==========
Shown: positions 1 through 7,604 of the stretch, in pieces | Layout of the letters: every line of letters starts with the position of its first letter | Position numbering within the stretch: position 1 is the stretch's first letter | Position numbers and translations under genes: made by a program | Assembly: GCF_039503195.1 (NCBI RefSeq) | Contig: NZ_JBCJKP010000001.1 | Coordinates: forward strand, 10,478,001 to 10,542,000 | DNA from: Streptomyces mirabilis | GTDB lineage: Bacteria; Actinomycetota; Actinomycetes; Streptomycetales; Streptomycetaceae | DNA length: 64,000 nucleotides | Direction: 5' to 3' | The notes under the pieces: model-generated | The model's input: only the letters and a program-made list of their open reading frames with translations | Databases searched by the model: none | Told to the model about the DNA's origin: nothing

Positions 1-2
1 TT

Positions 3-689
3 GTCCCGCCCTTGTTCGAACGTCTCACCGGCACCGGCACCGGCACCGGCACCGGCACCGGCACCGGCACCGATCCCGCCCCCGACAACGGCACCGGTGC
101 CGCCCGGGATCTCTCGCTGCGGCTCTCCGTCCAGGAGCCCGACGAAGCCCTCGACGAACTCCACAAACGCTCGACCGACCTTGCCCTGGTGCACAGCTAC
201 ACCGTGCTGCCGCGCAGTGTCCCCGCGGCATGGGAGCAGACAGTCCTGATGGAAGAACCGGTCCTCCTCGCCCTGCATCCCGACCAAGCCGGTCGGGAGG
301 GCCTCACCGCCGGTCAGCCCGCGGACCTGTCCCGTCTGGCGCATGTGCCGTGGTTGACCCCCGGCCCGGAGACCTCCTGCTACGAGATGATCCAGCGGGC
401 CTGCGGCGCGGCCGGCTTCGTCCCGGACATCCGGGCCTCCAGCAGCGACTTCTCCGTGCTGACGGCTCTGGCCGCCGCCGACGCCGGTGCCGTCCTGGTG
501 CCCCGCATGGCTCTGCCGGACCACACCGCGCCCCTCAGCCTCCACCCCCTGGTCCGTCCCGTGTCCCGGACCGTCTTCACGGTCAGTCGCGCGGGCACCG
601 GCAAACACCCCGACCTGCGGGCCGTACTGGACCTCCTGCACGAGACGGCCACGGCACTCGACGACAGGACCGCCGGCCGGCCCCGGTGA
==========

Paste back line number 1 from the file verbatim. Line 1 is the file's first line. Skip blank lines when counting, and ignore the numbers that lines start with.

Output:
Shown: positions 1 through 7,604 of the stretch, in pieces | Layout of the letters: every line of letters starts with the position of its first letter | Position numbering within the stretch: position 1 is the stretch's first letter | Position numbers and translations under genes: made by a program | Assembly: GCF_039503195.1 (NCBI RefSeq) | Contig: NZ_JBCJKP010000001.1 | Coordinates: forward strand, 10,478,001 to 10,542,000 | DNA from: Streptomyces mirabilis | GTDB lineage: Bacteria; Actinomycetota; Actinomycetes; Streptomycetales; Streptomycetaceae | DNA length: 64,000 nucleotides | Direction: 5' to 3' | The notes under the pieces: model-generated | The model's input: only the letters and a program-made list of their open reading frames with translations | Databases searched by the model: none | Told to the model about the DNA's origin: nothing